Orléanais (French pronunciation: ​[ɔʁleanɛ]) is a former province of France, around the cities of Orléans, Chartres, and Blois.

Flag of Orléanais
Coat of arms of Orléanais
Etymology: Territory of Orléans
The Province of Orléanais in 1789.
The Province of Orléanais in 1789.
 • TypeFeudal administrative province
 • Counts of Blois
Theobald I (first)
Guy II (last)
 • Duke of Orléans
Louis I (first)
Louis Philippe II (last)

The name comes from Orléans, its main city and traditional capital. The province was one of those into which France was divided before the French Revolution. It was the country around Orléans, the pagus Aurelianensis; it lay on both banks of the Loire, and for ecclesiastical purposes formed the diocese of Orléans. It was in the possession of the Capet family before the advent of Hugh Capet to the throne of France in 987, and in 1344 Philip VI gave it with the title of duke to Philip of Valois (d. 1375), one of his younger sons. In a geographical sense the region around Orléans is sometimes known as the Orléanais, but this is somewhat smaller than the former province.[1]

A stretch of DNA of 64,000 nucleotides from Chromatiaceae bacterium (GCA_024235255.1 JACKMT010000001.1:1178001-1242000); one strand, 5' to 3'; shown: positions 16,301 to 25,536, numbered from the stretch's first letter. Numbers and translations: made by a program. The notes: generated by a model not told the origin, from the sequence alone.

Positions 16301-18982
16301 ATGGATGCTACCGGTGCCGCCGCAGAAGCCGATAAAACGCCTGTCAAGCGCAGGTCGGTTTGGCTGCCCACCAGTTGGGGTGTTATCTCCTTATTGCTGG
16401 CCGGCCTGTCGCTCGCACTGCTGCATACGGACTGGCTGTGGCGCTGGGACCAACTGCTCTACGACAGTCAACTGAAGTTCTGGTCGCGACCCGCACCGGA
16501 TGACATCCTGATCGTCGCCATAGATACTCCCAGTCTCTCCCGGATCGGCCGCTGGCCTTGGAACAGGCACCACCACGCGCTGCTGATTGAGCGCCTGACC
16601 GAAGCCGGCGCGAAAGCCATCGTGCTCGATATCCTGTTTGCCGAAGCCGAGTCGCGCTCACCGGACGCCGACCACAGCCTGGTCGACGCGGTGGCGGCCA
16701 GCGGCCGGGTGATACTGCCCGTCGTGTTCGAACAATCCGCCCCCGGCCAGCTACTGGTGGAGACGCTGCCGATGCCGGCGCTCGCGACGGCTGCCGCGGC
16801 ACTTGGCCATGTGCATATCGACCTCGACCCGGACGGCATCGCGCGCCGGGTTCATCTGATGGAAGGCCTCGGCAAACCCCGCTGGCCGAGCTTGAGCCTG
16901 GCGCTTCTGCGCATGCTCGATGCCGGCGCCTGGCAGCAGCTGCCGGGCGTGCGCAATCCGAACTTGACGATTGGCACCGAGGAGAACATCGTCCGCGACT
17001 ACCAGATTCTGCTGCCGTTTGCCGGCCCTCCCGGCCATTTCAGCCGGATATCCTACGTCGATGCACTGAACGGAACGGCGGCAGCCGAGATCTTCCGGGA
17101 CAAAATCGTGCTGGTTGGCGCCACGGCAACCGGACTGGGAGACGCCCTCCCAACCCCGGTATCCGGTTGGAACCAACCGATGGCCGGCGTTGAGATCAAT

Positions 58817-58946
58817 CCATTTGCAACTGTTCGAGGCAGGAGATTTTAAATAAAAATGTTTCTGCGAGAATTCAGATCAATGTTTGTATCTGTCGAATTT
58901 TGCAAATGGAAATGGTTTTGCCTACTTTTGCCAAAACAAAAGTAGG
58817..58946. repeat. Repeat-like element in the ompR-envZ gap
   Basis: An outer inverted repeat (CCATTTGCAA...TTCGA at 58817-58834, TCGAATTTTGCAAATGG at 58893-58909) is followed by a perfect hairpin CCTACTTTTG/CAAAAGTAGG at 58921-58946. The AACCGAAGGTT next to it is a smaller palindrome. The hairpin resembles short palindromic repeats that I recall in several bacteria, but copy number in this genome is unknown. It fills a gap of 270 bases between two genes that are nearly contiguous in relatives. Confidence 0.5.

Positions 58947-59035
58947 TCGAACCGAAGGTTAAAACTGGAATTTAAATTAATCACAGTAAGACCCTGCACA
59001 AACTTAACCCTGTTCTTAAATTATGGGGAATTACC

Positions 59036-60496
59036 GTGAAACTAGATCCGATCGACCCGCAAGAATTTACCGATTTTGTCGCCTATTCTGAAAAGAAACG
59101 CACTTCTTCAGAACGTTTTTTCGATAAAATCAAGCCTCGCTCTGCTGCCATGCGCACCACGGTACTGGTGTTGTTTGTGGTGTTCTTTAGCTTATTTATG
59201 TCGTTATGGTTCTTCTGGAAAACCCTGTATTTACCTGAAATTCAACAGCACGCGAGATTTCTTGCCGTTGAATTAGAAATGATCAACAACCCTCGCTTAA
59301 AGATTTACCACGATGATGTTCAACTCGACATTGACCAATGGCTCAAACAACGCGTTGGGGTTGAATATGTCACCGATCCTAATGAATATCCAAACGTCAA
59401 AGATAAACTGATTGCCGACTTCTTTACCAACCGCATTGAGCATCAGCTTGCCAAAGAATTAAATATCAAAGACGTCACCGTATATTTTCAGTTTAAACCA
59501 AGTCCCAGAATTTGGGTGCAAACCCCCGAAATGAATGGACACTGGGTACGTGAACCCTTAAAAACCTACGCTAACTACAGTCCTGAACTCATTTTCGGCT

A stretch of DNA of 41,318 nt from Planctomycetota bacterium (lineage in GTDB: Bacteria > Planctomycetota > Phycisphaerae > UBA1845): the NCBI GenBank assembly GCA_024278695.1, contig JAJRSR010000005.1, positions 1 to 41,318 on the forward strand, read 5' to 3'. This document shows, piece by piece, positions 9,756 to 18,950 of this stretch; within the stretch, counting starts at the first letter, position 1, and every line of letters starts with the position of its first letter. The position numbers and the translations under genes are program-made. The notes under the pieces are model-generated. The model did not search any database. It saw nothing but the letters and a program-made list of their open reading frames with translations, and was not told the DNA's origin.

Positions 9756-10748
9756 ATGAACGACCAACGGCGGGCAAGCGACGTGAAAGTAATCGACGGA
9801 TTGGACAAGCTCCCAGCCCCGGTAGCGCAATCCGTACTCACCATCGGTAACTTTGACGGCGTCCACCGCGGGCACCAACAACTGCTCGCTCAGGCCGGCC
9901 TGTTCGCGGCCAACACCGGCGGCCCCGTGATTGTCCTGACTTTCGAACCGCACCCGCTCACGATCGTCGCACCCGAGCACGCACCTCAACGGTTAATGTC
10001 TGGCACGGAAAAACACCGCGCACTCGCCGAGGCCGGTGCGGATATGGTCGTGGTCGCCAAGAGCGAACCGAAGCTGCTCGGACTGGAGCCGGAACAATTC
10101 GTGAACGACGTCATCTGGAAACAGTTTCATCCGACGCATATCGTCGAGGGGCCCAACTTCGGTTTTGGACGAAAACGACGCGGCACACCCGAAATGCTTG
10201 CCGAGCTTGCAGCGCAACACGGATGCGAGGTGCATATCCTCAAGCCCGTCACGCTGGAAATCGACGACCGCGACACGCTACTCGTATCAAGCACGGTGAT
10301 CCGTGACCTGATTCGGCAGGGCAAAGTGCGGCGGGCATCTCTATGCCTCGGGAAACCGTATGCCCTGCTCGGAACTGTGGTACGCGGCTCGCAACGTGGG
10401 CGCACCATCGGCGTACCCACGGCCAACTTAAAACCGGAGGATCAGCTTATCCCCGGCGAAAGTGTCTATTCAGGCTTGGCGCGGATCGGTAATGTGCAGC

1. ^   One or more of the preceding sentences incorporates text from a publication now in the public domainChisholm, Hugh, ed. (1911). "Orléanais". Encyclopædia Britannica. Vol. 20 (11th ed.). Cambridge University Press. p. 281.

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Coordinates: 47°54′N 1°54′E / 47.90°N 1.90°E / 47.90; 1.90